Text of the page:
This trio of works uses ballet to highlight important themes but it feels slightly flat.
Combining elements of classical ballet but transforming them for a modern audience with contemporary ideas, this carefully curated selection of works is suitably atmospheric and thought provoking – but somehow feels a bit flat and as though it is missing something.
The evening begins with Miguel Altunaga’s City of A Thousand Trades which is described as a love letter to the city of Birmingham. It is filled with a huge variety of stories and one of the most compelling sequences in the dance is the way in which character voice overs describe their story while the dancers convey it through movement. This is such an intriguing idea and it really pays off. However, on the other side of this while Giulia Scrimieri’s set design is intriguing and reflects the industrial side of the city – it feels as though too much time is spent making the dancers move it from position to position. This feels a very sombre piece of work and could use more lightness in it to reflect other aspects of the city.
Taking a more classical approach, Daniela Cardim’s Imminent has a strong focus on the environment and specifically global warming and the uncertainty of what the future holds. There is a real delicacy about the choreography that makes it easy to engage with and react to – through every movement the dancers all give a real sense of urgency and fear about the situation, while Peter Teigan’s lighting design enhances that feeling of drama and tension perfectly towards the end.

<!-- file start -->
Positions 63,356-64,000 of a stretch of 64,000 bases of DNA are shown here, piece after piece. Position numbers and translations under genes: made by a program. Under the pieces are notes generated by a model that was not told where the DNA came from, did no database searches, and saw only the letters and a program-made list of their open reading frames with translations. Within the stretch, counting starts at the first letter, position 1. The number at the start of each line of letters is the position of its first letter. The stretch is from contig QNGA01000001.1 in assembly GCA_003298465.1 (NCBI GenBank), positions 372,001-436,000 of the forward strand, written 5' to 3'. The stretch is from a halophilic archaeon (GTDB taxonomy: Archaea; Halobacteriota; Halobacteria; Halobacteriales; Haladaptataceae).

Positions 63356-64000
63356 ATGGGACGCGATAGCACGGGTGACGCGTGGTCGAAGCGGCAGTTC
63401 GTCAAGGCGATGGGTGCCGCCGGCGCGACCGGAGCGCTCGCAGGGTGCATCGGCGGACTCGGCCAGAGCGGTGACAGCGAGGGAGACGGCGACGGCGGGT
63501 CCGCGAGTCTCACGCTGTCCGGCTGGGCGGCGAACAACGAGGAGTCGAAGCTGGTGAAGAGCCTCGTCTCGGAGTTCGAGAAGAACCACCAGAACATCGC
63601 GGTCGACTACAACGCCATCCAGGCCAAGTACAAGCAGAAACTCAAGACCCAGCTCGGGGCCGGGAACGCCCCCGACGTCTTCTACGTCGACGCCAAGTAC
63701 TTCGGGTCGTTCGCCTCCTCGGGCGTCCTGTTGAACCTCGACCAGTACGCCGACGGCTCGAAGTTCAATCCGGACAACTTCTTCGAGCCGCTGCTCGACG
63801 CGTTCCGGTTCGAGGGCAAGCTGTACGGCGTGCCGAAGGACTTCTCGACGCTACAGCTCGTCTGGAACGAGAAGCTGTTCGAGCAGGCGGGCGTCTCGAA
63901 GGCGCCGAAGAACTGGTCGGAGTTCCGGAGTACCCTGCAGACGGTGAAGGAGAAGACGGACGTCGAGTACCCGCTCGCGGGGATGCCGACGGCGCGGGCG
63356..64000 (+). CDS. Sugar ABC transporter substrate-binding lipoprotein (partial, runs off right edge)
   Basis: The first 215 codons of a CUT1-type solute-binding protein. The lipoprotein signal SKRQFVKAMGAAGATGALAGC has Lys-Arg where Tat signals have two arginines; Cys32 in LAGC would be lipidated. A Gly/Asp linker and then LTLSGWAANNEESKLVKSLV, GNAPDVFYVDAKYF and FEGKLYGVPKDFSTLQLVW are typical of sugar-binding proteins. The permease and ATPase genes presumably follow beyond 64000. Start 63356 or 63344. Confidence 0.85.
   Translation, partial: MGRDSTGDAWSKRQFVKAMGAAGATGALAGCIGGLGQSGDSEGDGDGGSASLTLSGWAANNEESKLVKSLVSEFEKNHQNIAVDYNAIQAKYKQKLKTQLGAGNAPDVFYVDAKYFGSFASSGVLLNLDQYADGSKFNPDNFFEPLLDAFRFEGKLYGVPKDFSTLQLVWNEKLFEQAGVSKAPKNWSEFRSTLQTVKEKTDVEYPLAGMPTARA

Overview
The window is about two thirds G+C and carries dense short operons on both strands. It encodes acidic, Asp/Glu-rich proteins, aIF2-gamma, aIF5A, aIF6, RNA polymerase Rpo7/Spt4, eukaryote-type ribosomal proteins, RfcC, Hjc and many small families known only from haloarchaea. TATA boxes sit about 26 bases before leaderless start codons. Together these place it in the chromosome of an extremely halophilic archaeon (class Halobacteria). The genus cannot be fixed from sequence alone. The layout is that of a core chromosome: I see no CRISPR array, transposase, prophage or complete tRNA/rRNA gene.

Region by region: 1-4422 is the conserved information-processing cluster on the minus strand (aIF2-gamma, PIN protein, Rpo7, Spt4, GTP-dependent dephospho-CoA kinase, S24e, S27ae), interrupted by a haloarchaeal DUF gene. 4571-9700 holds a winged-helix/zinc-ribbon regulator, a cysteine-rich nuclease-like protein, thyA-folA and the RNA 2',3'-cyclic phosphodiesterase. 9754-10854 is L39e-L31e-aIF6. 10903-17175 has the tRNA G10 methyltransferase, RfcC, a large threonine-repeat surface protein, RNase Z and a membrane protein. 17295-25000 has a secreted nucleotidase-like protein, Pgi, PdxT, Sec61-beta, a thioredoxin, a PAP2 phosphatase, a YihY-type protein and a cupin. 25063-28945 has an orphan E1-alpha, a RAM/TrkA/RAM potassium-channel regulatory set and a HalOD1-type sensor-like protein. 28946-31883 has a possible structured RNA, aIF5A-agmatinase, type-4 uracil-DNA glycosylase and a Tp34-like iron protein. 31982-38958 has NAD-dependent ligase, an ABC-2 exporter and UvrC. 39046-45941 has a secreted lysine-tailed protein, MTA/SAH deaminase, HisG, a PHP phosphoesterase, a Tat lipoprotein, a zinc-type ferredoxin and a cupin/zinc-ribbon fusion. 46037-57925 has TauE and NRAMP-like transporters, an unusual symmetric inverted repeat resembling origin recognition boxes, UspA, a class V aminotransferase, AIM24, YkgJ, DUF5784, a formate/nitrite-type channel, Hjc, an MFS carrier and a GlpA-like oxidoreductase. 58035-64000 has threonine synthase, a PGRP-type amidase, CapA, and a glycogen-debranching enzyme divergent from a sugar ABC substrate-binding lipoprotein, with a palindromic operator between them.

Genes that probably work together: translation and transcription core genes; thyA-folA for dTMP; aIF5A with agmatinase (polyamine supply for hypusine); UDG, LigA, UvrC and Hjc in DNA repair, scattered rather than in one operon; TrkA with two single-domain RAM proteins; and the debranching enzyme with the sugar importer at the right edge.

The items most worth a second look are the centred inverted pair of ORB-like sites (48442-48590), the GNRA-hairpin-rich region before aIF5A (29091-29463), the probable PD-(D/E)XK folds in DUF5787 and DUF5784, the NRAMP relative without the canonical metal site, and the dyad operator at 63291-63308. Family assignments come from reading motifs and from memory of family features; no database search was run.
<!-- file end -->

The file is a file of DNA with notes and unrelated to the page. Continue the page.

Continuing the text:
The final piece, Chacona by Goyo Montero, is certainly the most complex and physical pieces to be included in the evening – there is virtually no time to breathe as each dancer moves in harmony from one sequence to the next. With the dancers performing black, the lighting is certainly the important element in ensuring that every exquisite movement is highlighted perfectly and really captures the audience’s attention. The choreography works in perfect harmony with the music – showing the great care and attention that has been paid into creating this work. This piece also featured an exclusive pas de deux performed by Carlos Acosta and Alessandra Ferri with some lovely moments in which they are framed by the other dancers – it is one of many memorable moments in this particular dance.
While all of the dances have an elegance to them and performed with great depth and understanding by the dancers, the evening felt a little bit flat overall – which is perhaps down to the seriousness of the themes covered – it would have been lovely to have something slightly more uplifting and hopeful in the mix to get a nice balance of ideas across.
By Emma Clarendon
Curated by Carlos is on at Sadler’s Wells until the 6th November.